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Re: Theme 2 - Interspecies interaction.

Post by Noah M »

noah k. wrote:
Northern Water Snake and Common Snapping Turtle, Eno River NC

Image
I don't see the snapper. I even zoomed in and couldn't find it.

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umop apisdn
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Re: Theme 2 - Interspecies interaction.

Post by umop apisdn »

Right near the center. Little guy, head outstretched.

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Berkeley Boone
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Re: Theme 2 - Interspecies interaction.

Post by Berkeley Boone »

captainjack0000 wrote:I don't see the snapper. I even zoomed in and couldn't find it.
The snake's tail is pointing to it, Noah. Right in the center.
--Berkeley

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Noah M
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Re: Theme 2 - Interspecies interaction.

Post by Noah M »

Image

I zoomed it. What I saw was a knob (or maybe wet acorn?) on the log and a leaf sitting next to it that resembled a turtle. I don't see any turtle limbs. The knob does look like an outstretched turtle head, but the rest of it, up close, does not.

If that isn't what you all are talking about, then I dunno....

This is why I want the camouflage themed post. I just can't see these things. :lol:

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SnakeStick
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Re: Theme 2 - Interspecies interaction.

Post by SnakeStick »

These themed threads have been great. There's a lot of neat observations here!

I've got a few more things to add. Here's an eastern hognose that was an unwilling host to some young, engorged mites. You'll probably have to zoom in a little bit.

Image
H. platirhinos - Eastern Hognose by Ian Deery, on Flickr

These two were sharing a piece of tin in mid-May,


Image
Copperhead (A. c. contortrix) and Canebrake (C. horridus) by Ian Deery, on Flickr


And an ambitious corn snake that raided the flycatcher nest in my backyard. It ate a few of the hatchlings and tried, in vain, to take one of the adults. They fell out of the birdhouse during the struggle.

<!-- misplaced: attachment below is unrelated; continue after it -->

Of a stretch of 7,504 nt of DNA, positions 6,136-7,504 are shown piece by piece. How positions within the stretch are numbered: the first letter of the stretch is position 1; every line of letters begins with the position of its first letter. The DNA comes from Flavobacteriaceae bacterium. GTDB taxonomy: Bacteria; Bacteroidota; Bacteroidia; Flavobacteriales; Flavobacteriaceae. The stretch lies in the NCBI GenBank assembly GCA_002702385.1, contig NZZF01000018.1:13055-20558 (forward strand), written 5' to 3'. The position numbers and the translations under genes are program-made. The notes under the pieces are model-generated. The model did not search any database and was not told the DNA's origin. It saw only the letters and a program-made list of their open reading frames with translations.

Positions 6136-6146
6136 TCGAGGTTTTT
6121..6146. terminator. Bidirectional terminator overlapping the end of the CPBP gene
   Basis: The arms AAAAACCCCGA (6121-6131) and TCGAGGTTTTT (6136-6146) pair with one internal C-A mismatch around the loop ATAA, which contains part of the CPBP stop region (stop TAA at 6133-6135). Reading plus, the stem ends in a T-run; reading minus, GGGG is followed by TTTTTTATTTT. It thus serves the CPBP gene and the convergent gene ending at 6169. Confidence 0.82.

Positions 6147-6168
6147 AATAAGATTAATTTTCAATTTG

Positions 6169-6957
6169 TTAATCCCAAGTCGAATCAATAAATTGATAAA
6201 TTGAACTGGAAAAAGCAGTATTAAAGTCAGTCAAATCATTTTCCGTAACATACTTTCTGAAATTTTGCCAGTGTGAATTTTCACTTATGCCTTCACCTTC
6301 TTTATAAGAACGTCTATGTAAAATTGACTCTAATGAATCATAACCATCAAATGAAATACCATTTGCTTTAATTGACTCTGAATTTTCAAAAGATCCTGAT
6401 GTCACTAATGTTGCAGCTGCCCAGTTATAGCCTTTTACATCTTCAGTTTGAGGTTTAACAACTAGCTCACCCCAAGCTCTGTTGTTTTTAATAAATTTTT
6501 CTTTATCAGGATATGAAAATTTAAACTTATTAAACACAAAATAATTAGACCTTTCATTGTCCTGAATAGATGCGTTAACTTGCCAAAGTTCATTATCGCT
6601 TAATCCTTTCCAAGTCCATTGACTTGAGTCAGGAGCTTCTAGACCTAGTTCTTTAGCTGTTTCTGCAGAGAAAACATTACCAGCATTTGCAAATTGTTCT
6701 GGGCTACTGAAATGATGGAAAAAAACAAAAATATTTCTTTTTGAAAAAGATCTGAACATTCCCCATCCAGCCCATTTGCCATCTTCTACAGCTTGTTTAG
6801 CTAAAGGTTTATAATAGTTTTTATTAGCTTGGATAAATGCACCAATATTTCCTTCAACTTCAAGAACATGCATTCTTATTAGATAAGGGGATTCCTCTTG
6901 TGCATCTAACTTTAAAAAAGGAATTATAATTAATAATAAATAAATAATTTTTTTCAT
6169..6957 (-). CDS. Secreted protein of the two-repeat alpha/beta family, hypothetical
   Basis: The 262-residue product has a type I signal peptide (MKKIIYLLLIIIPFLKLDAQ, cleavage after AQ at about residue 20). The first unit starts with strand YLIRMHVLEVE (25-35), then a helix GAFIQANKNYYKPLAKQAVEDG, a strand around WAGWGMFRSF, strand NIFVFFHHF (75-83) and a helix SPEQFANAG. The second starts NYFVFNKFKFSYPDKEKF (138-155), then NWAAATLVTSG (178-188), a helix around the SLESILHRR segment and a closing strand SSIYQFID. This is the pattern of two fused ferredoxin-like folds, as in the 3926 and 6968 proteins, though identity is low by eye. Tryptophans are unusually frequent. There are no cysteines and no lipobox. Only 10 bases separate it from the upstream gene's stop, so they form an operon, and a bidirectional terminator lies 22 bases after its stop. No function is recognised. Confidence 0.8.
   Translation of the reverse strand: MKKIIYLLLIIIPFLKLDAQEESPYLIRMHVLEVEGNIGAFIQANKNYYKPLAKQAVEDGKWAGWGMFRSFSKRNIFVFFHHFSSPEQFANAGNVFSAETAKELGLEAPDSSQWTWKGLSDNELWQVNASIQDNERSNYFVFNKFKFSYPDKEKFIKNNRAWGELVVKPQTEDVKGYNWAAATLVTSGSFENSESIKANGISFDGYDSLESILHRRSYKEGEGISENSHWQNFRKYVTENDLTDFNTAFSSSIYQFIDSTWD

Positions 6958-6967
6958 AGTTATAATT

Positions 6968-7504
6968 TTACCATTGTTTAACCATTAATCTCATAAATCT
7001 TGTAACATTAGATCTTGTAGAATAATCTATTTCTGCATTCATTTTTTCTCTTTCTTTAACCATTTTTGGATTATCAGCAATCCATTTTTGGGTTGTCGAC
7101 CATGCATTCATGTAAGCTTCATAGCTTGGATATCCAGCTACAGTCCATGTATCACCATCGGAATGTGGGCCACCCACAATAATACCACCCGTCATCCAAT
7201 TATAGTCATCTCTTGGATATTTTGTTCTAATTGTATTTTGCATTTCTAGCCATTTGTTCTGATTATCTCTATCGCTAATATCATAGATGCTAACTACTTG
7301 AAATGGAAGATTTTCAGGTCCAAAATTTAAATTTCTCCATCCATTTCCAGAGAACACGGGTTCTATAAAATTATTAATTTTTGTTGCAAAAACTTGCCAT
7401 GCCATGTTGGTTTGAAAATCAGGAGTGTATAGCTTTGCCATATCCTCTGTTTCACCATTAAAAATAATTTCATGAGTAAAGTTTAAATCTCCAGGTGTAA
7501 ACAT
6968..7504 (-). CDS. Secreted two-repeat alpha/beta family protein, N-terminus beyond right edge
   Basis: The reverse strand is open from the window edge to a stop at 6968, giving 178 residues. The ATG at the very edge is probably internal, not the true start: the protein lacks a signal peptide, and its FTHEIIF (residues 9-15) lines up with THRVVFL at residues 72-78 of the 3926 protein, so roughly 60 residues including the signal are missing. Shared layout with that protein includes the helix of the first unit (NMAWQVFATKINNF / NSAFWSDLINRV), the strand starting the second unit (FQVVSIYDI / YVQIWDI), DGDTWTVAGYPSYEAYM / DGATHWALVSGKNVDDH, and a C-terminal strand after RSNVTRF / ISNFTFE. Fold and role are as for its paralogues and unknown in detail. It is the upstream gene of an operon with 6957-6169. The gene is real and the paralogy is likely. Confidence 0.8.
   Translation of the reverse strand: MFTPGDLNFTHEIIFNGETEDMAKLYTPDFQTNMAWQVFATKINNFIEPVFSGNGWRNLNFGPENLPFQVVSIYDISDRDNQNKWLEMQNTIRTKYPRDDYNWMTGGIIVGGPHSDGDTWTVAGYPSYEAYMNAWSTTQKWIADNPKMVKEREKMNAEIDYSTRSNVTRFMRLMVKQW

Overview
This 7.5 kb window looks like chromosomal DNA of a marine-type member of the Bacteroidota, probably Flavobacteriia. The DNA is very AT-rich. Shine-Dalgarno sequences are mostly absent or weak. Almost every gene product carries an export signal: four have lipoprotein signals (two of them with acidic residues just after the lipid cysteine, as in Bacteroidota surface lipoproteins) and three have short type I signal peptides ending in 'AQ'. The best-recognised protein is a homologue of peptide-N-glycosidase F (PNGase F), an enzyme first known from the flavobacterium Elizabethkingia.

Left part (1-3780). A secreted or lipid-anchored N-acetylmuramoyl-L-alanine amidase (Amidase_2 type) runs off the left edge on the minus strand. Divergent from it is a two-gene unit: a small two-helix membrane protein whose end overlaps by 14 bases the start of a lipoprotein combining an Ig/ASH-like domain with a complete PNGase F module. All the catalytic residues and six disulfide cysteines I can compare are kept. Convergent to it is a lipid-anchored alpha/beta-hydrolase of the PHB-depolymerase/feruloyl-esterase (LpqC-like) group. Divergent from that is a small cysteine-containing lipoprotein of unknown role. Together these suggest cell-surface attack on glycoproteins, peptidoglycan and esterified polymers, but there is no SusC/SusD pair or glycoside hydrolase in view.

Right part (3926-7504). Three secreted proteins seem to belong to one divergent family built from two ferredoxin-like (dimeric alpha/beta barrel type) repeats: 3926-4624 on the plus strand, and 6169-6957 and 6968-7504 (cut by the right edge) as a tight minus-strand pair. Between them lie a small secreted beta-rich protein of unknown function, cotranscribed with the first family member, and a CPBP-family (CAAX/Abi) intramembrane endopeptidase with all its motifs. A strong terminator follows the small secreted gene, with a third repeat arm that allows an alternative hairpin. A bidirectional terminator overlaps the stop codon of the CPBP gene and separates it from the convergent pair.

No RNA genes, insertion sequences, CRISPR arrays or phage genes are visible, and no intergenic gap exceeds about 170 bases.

Image
P. guttatus - Corn Snake by Ian Deery, on Flickr

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Rich in Reptiles
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Re: Theme 2 - Interspecies interaction.

Post by Rich in Reptiles »

Loving this thread!!

Tamara, those "chicken turtles" are so adorable!

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Adam Cooner
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Re: Theme 2 - Interspecies interaction.

Post by Adam Cooner »

Image

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soulsurvivor
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Re: Theme 2 - Interspecies interaction.

Post by soulsurvivor »

Eastern garter and a five-lined skink from my backyard this past spring.

Imagesoutheastern five-lined skink and eastern garter by soulsurvivor08, on Flickr

Also from the backyard......an adult broad-headed skink devouring a Cuban brown anole. My husband witnessed the whole event and took a few photos of the process.

Imagebroadheaded skink devouring cuban anole by soulsurvivor08, on Flickr

Death in the Everglades.

Imagealligator rectal exam by soulsurvivor08, on Flickr

~Bree

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noah k.
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Re: Theme 2 - Interspecies interaction.

Post by noah k. »

Yeah other Noah, that's the turtle! I wasn't sure it was a turtle either until I captured it!

cherper
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Re: Theme 2 - Interspecies interaction.

Post by cherper »

I posted this photo of two buddies hanging out talking about the weather under a warm piece of tin on a later theme but this seems more appropriate for this one.

Image

Cary